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Crucial Lessons You’ll Learn In Comedy

The further you get into comedy, the more you will learn the ins and outs of this industry.

This industry is full of twists and turns that can be either career-shaping or soul-crushing. It really depends on how you respond and handle each circumstance.

While many spend years in the scene they often fail to do one thing: treat themselves as a business. Yes, we are comedians, but just because you are a creative doesn’t mean that’s all you have to worry about. No one will care about you “art” if you don’t do things to get noticed and show how you can benefit others.

If you eventually want to make money as a comic, it’s about becoming business savvy to take it to the next level.

Here are some important lessons I have learned.

Make the most of every opportunity.

Opportunities are abundant on the scene and in the industry; however, every opportunity has a scale of worth and it’s potential. For example, that bar show or bringer show has the potential to turn itself into more spots; that festival acceptance is something you can use to warrant bookers to take another look at you.

This is because you are showing you can be booked, a necessity for your brand.

Everything has the possibility to connect to another opportunity thus enhancing your visibility. Visibility is the greatest asset to a comic’s business because, without it, no one will know you exist.

Each opportunity, big or small, is a chance for you to gain traction somewhere and it’s all about connecting one piece to the next.

Mistakes Are Gifts.

I was recently watching an interview with Bethenny Frankel. Yes, I understand and am fully aware she is not a comedian, but she IS a brilliant businesswoman and many lessons can be learned from her experiences.

Just like many comics, she started off in an industry that she didn’t know much about and had to learn as she went on to build her brand. One of Frankel’s greatest lessons learned is that “mistakes are gifts.”

Let’s face it. No one is perfect and you’re going to mess up (comics especially). Making these mistakes early on is crucial to learn so you can become a more business savvy comic in the future when it really matters. Hey, you may even get some material out it. Maybe you aren’t networking enough? Do you have a personality flaw? Your relationship with a venue is more difficult than it needs to be? You aren’t taking enough risks? These mistakes are meant to shape us so we can become better in business. You don’t have to lose yourself in becoming that business savvy comic; it’s more about altering the way you interact so you don’t cost yourself real opportunities down the line.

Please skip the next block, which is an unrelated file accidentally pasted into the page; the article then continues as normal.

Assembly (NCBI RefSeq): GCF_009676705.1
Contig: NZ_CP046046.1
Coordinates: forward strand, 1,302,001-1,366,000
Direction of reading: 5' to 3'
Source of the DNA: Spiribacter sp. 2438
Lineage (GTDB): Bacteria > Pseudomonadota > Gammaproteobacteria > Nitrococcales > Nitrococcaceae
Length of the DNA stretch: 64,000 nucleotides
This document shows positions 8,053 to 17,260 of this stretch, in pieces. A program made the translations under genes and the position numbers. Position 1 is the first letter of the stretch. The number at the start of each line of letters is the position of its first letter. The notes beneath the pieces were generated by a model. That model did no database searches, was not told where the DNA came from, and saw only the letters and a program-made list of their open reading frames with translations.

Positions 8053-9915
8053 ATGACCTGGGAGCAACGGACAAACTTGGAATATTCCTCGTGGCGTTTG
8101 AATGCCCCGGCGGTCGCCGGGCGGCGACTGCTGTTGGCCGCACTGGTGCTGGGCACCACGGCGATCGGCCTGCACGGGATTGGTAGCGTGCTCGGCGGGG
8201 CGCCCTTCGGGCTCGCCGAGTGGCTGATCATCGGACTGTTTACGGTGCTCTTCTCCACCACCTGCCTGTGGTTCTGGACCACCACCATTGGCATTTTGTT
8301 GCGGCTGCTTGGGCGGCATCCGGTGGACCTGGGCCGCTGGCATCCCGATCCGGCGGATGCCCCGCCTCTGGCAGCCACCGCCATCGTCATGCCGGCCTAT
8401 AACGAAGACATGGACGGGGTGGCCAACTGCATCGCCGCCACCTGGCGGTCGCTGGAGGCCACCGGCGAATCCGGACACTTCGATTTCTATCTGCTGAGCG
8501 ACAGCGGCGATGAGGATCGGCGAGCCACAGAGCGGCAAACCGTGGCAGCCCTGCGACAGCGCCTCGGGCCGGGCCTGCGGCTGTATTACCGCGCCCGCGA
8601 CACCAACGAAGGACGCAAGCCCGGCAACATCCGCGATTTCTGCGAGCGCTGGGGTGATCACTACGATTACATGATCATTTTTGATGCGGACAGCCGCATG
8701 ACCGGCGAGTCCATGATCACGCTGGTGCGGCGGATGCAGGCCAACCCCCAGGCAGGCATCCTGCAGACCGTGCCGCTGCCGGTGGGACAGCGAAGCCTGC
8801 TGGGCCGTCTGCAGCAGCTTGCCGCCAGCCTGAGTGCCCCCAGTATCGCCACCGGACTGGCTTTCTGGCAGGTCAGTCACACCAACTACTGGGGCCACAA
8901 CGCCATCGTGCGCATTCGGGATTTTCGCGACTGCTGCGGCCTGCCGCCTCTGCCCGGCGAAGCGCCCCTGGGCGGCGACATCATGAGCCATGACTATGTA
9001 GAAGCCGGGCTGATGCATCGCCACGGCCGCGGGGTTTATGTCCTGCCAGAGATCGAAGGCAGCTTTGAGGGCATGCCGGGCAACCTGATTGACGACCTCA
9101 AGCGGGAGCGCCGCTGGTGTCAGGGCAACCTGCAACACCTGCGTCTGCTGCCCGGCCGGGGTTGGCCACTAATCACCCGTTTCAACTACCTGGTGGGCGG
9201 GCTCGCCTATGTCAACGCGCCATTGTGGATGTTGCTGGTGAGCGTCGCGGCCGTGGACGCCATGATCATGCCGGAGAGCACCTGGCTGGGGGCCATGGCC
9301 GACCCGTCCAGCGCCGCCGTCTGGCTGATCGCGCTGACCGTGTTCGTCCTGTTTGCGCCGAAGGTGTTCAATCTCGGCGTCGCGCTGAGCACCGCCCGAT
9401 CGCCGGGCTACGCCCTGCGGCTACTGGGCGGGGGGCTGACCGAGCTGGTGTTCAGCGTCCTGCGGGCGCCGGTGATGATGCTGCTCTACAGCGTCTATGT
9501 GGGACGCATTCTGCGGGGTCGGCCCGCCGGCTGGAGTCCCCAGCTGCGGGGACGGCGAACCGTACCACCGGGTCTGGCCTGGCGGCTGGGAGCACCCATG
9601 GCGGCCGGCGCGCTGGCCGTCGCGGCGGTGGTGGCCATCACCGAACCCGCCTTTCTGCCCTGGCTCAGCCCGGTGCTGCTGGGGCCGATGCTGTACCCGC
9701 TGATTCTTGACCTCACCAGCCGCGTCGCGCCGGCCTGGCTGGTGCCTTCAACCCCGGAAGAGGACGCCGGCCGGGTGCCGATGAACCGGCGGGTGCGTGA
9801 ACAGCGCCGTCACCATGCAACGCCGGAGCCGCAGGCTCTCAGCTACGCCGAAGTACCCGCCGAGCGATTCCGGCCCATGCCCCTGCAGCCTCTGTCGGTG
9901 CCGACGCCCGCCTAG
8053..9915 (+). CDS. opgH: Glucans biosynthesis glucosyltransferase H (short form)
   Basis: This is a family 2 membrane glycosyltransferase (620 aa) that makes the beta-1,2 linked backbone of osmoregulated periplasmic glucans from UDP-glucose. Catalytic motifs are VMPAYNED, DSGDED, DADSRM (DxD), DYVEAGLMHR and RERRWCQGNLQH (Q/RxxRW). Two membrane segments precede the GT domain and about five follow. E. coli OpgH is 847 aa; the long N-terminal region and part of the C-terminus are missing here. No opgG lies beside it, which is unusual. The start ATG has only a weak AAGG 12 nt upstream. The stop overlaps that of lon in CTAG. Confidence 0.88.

“Big breaks” are rare occurrences.

Comedy as a profession can be very humbling. I attended a comedy conference hosted by Laughing Affairs back in 2017 where Jessica Kirson was on the panel. She said one thing that has always stuck with me: “You know, this industry has a way a keeping you humble. I remember a time where I was on The View and then the next day I was performing in a fish restaurant.”

Jessica is probably one of the most down-to-earth comics I’ve ever met and it shows with her wisdom and knowledge as a comedy veteran. This business will throw successes and mediocrity at you and sometimes at the exact same time.

Sadly, I see so many comics operating with the goal of finding that “big break.” It’s definitely feeding our ego to find that opportunity that’ll make us a success, but comedy often presents opportunities that can seem like big breaks, when they’re really just stepping stones to the next level. Save yourself the heartache of expecting a big break. Big breaks are usually a rare occurrence.

There you have it. Some important lessons to think about in comedy. Just know that it’s up to you to learn as you go and no one can teach you, but yourself.

Got questions or something to add? Comment below and tell us your thoughts!

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